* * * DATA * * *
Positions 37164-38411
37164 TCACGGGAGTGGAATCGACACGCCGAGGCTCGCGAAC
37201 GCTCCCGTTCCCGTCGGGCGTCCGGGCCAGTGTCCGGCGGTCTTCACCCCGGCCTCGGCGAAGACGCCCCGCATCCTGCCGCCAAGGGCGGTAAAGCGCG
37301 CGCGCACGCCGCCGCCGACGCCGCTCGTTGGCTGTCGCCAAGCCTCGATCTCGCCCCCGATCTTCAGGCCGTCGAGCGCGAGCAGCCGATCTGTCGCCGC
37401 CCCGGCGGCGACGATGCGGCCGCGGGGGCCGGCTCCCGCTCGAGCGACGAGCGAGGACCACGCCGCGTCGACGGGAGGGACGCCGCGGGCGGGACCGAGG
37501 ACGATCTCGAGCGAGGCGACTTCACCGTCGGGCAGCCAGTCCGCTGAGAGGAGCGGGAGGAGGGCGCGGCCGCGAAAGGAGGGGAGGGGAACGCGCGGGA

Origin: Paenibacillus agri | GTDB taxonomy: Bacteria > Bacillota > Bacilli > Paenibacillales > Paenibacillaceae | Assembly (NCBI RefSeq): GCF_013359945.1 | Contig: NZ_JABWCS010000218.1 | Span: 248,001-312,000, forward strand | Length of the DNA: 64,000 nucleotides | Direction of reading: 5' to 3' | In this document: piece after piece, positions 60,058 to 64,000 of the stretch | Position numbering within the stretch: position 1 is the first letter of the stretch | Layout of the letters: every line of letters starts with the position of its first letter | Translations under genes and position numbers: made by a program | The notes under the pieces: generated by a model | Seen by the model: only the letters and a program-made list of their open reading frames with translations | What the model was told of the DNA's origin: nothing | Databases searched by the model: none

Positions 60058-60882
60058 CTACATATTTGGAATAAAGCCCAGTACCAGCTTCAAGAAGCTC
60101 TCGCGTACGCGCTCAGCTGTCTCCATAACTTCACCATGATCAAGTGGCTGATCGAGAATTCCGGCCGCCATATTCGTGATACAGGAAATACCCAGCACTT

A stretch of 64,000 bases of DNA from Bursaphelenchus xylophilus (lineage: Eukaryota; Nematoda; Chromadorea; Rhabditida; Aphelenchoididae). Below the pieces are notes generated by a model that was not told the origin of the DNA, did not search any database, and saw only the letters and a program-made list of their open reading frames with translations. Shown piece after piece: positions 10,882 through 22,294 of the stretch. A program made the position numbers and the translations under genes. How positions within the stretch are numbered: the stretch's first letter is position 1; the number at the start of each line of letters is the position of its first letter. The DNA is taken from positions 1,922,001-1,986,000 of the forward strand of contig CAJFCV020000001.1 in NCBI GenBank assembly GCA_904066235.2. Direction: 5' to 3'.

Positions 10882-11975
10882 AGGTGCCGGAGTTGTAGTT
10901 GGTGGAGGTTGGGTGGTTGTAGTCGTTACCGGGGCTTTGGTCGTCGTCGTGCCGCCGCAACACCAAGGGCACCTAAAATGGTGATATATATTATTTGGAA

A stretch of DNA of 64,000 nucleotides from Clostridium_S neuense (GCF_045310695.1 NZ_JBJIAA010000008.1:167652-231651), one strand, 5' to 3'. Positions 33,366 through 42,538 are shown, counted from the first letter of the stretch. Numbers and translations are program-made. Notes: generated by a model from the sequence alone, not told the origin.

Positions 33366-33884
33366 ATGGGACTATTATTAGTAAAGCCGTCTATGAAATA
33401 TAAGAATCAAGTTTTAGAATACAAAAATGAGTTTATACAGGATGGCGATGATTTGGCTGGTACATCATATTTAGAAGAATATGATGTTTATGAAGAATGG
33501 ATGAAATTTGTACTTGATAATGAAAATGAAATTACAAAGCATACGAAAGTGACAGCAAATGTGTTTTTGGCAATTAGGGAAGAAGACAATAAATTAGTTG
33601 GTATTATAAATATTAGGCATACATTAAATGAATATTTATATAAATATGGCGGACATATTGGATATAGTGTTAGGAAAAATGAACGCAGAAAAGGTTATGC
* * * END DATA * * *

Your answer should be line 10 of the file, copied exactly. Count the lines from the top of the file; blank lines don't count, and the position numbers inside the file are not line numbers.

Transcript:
60101 TCGCGTACGCGCTCAGCTGTCTCCATAACTTCACCATGATCAAGTGGCTGATCGAGAATTCCGGCCGCCATATTCGTGATACAGGAAATACCCAGCACTT